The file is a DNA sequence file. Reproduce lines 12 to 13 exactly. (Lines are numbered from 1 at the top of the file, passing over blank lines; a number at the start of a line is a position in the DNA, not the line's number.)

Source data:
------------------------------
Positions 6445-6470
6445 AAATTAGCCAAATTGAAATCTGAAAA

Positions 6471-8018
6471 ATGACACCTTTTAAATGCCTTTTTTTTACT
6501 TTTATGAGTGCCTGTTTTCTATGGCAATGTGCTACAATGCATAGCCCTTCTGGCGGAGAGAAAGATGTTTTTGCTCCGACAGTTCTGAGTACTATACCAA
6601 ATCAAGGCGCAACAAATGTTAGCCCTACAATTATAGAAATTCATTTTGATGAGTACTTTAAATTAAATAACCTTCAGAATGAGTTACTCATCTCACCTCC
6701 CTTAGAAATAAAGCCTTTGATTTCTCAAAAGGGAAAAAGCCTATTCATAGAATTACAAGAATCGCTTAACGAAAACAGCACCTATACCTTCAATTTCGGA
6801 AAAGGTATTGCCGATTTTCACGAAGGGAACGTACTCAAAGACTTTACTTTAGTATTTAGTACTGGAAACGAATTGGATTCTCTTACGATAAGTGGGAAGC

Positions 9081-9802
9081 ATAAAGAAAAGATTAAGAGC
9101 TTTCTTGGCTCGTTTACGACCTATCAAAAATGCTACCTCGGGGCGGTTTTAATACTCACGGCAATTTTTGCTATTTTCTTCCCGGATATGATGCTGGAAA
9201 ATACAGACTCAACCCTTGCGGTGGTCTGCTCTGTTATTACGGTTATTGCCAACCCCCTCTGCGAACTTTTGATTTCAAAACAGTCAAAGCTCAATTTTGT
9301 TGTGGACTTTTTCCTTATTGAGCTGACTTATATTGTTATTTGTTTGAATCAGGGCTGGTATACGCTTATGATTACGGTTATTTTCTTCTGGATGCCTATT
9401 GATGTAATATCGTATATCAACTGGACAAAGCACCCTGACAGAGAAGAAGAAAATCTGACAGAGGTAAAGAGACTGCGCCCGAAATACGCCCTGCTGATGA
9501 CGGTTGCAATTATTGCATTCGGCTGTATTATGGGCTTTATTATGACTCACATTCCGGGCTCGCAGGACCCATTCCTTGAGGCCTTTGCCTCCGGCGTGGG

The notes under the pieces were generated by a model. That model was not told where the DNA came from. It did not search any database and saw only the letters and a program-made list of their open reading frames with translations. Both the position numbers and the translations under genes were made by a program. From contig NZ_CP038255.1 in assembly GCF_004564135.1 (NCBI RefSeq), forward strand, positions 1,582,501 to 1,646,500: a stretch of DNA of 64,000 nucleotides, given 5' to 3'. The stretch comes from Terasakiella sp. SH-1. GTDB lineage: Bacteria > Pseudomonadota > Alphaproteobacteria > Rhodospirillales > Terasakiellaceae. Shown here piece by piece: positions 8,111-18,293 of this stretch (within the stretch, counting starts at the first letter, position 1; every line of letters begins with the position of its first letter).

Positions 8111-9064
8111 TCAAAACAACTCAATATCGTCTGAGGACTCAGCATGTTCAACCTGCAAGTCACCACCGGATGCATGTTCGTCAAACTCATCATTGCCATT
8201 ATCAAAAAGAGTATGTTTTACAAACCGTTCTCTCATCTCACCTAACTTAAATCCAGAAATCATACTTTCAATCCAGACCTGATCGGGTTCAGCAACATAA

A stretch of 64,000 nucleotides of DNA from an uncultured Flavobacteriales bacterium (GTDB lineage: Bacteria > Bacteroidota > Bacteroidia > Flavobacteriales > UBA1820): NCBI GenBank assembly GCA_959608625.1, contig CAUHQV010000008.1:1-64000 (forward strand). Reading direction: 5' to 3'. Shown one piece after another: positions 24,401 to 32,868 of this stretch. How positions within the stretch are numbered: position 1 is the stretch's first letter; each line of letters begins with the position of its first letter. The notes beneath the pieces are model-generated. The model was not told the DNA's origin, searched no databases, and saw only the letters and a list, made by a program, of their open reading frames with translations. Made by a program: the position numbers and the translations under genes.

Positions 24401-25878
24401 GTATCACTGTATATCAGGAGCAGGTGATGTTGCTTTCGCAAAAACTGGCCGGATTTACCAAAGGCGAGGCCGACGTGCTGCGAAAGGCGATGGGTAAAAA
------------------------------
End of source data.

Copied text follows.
9201 ATACAGACTCAACCCTTGCGGTGGTCTGCTCTGTTATTACGGTTATTGCCAACCCCCTCTGCGAACTTTTGATTTCAAAACAGTCAAAGCTCAATTTTGT
9301 TGTGGACTTTTTCCTTATTGAGCTGACTTATATTGTTATTTGTTTGAATCAGGGCTGGTATACGCTTATGATTACGGTTATTTTCTTCTGGATGCCTATT